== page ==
Toadstool

Rating: 
Round Trip Distance: 1.6 miles
Difficulty: Easy
Elevation: 4430- 4531 feet
Cellphone: 0-3 bars
Time: 1 hr.
Trailhead: Highway 89 MM ~19
Fee: none
Attractions: Very scenic geology




The Toadstool trail is located in the Paria Rimrocks area of the Grand Staircase-Escalante National Monument off of Highway 89 in south central Utah. The trail leads up a wash to a hoodoo garden surrounded by beautiful pink and white cliffs. The trail gains about 100 feet of elevation between the trailhead and the toadstools. Most of the elevation gain comes as the trail climbs out of the wash and steps its way up to the bench where the various rock formations sit.


The trailhead is on the north side of Highway 89 just past mile marker 19 if you are coming from Page or Big Water and just before it if you are coming from the direction of Kanab.


From the parking area the trail passes through a fence and then cuts across the sparsely vegetated flats within a little broad mouthed valley before dropping into the sandy wash.


As the wash meanders its way northward the valley becomes narrower and the wash gets a little deeper.


During the spring and early summer months various wildflowers like these sego lillies form colorful bouquets along the trail.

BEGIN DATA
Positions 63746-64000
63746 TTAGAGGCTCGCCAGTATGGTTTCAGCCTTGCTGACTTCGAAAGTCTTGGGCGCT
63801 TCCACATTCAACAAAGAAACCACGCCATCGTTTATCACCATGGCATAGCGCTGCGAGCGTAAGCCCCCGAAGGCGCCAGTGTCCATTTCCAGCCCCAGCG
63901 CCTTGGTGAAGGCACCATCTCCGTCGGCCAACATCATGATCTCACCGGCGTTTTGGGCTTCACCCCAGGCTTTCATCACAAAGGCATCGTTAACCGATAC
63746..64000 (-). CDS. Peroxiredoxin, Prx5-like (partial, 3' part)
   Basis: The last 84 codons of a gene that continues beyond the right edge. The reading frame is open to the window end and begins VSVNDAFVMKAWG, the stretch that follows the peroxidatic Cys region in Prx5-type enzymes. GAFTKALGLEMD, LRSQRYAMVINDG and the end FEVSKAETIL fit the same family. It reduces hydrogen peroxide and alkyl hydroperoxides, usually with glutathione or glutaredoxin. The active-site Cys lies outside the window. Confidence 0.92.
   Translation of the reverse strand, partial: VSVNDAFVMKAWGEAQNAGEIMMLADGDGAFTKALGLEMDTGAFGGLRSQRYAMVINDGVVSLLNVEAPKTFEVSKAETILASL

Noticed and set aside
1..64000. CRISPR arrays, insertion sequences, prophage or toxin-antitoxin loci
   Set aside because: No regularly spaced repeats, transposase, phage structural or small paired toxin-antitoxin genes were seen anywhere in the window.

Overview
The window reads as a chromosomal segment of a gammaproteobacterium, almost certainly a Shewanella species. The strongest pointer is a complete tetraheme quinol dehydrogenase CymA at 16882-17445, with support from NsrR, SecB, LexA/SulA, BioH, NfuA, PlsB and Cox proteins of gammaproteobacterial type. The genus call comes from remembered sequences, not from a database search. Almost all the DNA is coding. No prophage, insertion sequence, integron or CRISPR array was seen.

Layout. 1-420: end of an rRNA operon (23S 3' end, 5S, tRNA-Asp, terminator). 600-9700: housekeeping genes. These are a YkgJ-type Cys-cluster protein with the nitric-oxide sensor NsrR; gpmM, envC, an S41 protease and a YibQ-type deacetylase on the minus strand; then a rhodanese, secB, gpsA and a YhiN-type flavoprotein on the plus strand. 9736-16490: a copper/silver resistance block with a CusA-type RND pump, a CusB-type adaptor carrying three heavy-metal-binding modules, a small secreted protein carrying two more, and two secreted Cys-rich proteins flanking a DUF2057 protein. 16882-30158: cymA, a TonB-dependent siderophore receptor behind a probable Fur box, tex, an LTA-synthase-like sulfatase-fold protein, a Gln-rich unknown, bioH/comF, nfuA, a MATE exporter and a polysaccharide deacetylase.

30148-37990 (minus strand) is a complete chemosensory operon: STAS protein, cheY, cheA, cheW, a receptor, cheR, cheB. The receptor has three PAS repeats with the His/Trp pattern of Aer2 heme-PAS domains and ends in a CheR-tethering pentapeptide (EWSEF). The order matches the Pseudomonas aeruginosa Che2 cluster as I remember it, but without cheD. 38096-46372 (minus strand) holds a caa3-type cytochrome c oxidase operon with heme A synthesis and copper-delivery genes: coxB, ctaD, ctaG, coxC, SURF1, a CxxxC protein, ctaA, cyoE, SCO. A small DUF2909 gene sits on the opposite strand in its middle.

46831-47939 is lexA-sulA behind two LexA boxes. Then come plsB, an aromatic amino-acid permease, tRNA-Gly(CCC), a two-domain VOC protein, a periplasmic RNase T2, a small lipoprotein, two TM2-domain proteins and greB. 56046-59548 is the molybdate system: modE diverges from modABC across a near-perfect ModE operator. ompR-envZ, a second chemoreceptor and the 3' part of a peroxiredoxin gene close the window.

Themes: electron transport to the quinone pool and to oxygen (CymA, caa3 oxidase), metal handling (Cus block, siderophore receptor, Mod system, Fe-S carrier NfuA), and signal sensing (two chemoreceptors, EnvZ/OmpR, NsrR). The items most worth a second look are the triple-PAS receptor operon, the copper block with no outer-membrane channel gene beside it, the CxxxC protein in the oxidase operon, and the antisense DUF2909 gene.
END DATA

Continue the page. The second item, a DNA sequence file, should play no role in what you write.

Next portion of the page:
In several places there are forks in the trail where hikers have an option of which one to follow. This particular fork leaves the wash to get around a spillover and then reenters it as it continues toward the hoodoos.


The final climb comes as the trail approaches the almost snow white cliffs where it leaves the wash behind until the return trip to the trailhead.


The toadstools are spires of entrada sandstone that are capped by a harder type of rock from the dakota formation that slows the erosion of what sits under it.


The white cliffs belong to the dakota formation. In the picture a toadstool can be seen that is white with a capstone sitting on it.


The colorful contrast between the two formations of rock makes for a most beautiful setting. Once hikers reach the entrada bench and have walked among the hoodoos they can either return to the trailhead by the same route or explore one of the various side trails first.


This photo is just a look down the wash from the hoodoo garden. The red and greyish-white colors of the hills below the toadstools are composed of different siltstone members of the dakota formation.


The toadstools are fragile and care should be taken to protect them. They help to make a wonderland out of an area that is already naturally pretty. It can get pretty hot here during the summer months so bring plenty of water even though the hike is short. It is sometimes more difficult to see the beauty around you when you are suffering from exposure to the elements. If you would like to see it for yourself then all you have to do is 'Take a hike'.